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dc.contributor.authorManson, A. H.en_US
dc.contributor.authorGarbe, G.en_US
dc.contributor.authorBurrage, M. D.en_US
dc.contributor.authorMeek, C. E.en_US
dc.contributor.authorCogger, L. L.en_US
dc.date.accessioned2006-09-11T19:28:26Z
dc.date.available2006-09-11T19:28:26Z
dc.date.issued1997-10en_US
dc.identifier.citationMeek, C. E.; Manson, A. H.; Burrage, M. D.; Garbe, G.; Cogger, L. L.; (1997). "Comparisons between Canadian prairie MF radars, FPI (green and OH lines) and UARS HRDI systems." Annales Geophysicae 15(9): 1099-1110. <http://hdl.handle.net/2027.42/47858>en_US
dc.identifier.issn1432-0576en_US
dc.identifier.issn0992-7689en_US
dc.identifier.urihttps://hdl.handle.net/2027.42/47858
dc.description.abstractDetailed comparisons have been completed between the MF radars (MFR) in the Canadian prairies and three other systems: two ground-based Fabry-Perot interferometers (FPI) and the UARS high resolution Doppler imager (HRDI) system. The radars were at Sylvan Lake (52°N, 114°W), Robsart (49°N, 109°W) and the main continuing facility is at Saskatoon (52°N, 107°W). Statistical comparisons of hourly mean winds (1988–1992) for the Saskatoon MFR and FPI (557.7 nm green line) using scatter plots, wind speed-ratios, and direction-difference histograms show excellent agreement for Saskatoon. No serious biases in speeds or directions occur at the height of best agreement, 98 km. If anything, the MFR speeds appear bigger. The same applies to the Sylvan Lake MFR and Calgary FPI, where the best height is 88 km. In both cases these are close to the preferred heights for the emission layers. Differences between measurements seen on individual days are likely related to the influence of gravity waves (GW) upon the optical and radar systems, each of which have inherent spatial averaging (350, 50 km respectively), as well as the spatial difference between the nominal measurement locations. For HRDI, similar statistical comparisons are made, using single-overpass satellite winds and hourly means (to improve data quality) from MFR. Heights of best agreement, based upon direction-difference histograms, are shown; there is a tendency, beginning near 87 km, for these MFR heights to be 2 or 3 km greater than the HRDI heights. Speeds at these heights are typically larger for the satellite (MFR/HRDI = 0.7-0.8). Reasons for the differences are investigated. It is shown that the estimated errors and short-term (90 min) differences are larger for HRDI than for the MFR, indicating more noise or GW contamination. This leads to modest but significant differences in median speed-ratio (MFR/HRDI < 1). Also, comparison of the two systems is made under conditions when they agree best and when they show large disagreement. For the latter cases both systems show higher relative errors, and the HRDI vectors are frequently small. It is suggested that spatial or temporal GW wind fluctuations are the likely cause of the larger HRDI-MFR disagreement when wind speeds are small. No satisfactory explanation exists for the overall discrepancy is speeds between the MFR and HRDI.en_US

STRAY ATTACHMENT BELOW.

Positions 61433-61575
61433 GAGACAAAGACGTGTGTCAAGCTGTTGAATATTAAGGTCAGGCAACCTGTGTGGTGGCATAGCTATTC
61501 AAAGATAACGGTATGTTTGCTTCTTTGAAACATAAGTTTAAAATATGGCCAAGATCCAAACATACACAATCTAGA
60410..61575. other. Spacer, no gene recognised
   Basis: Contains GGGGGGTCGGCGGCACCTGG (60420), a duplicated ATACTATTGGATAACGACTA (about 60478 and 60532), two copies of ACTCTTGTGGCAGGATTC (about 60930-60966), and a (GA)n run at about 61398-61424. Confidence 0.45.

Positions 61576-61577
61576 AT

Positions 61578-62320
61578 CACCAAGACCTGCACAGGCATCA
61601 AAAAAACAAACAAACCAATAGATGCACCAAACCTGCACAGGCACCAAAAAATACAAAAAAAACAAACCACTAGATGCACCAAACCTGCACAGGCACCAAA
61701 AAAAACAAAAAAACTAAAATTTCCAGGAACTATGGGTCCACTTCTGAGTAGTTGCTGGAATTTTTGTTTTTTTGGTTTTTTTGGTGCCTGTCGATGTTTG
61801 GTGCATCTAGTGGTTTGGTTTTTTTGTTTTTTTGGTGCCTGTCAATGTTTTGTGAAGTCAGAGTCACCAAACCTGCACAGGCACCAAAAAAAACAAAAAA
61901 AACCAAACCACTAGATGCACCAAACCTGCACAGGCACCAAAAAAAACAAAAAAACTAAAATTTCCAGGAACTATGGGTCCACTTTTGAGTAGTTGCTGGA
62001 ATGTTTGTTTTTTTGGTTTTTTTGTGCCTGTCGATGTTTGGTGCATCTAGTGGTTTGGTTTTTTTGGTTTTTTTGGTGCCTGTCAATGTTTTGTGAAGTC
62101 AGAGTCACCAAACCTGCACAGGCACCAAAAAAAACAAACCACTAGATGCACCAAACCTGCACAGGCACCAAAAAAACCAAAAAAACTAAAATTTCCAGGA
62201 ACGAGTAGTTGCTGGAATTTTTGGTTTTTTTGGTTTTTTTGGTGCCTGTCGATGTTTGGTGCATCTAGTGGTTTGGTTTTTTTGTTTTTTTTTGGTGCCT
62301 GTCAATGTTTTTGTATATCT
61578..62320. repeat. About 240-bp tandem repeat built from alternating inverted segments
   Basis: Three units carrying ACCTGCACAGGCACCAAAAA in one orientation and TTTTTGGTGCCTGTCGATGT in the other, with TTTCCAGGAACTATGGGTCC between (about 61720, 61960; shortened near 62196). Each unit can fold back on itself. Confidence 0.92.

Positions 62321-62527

dc.format.extent1328896 bytes
dc.format.extent3115 bytes
dc.format.mimetypeapplication/pdf
dc.format.mimetypetext/plain
dc.language.isoen_US
dc.publisherSpringer-Verlag; Springer-Verlag Berlin Heidelbergen_US
dc.subject.otherAstrophysicsen_US
dc.subject.otherGeosciencesen_US
dc.subject.otherGeophysics/Geodesyen_US
dc.subject.otherAstronomyen_US
dc.subject.otherExtraterrestrial Physics, Space Sciencesen_US
dc.titleComparisons between Canadian prairie MF radars, FPI (green and OH lines) and UARS HRDI systemsen_US
dc.typeArticleen_US
dc.subject.hlbsecondlevelPhysicsen_US
dc.subject.hlbsecondlevelAtmospheric, Oceanic and Space Sciencesen_US
dc.subject.hlbtoplevelScienceen_US
dc.description.peerreviewedPeer Revieweden_US
dc.contributor.affiliationumSpace Physics Research Lab., University of Michigan, Ann Arbor, MI, 41809, USAen_US
dc.contributor.affiliationotherDepartment of Physics and Astronomy, University of Calgary, Calgary, Canada, T2N 1N4en_US
dc.contributor.affiliationotherInstitute of Space and Atmospheric Studies, University of Saskatchewan, Saskatoon, Canada, S7N 5E2en_US
dc.contributor.affiliationotherInstitute of Space and Atmospheric Studies, University of Saskatchewan, Saskatoon, Canada, S7N 5E2en_US
dc.contributor.affiliationotherDepartment of Physics and Astronomy, University of Calgary, Calgary, Canada, T2N 1N4en_US
dc.contributor.affiliationumcampusAnn Arboren_US
dc.description.bitstreamurlhttp://deepblue.lib.umich.edu/bitstream/2027.42/47858/1/585_1997_Article_70151099.pdfen_US
dc.identifier.doihttp://dx.doi.org/10.1007/s00585-997-1099-6en_US
dc.identifier.sourceAnnales Geophysicaeen_US
dc.owningcollnameInterdisciplinary and Peer-Reviewed


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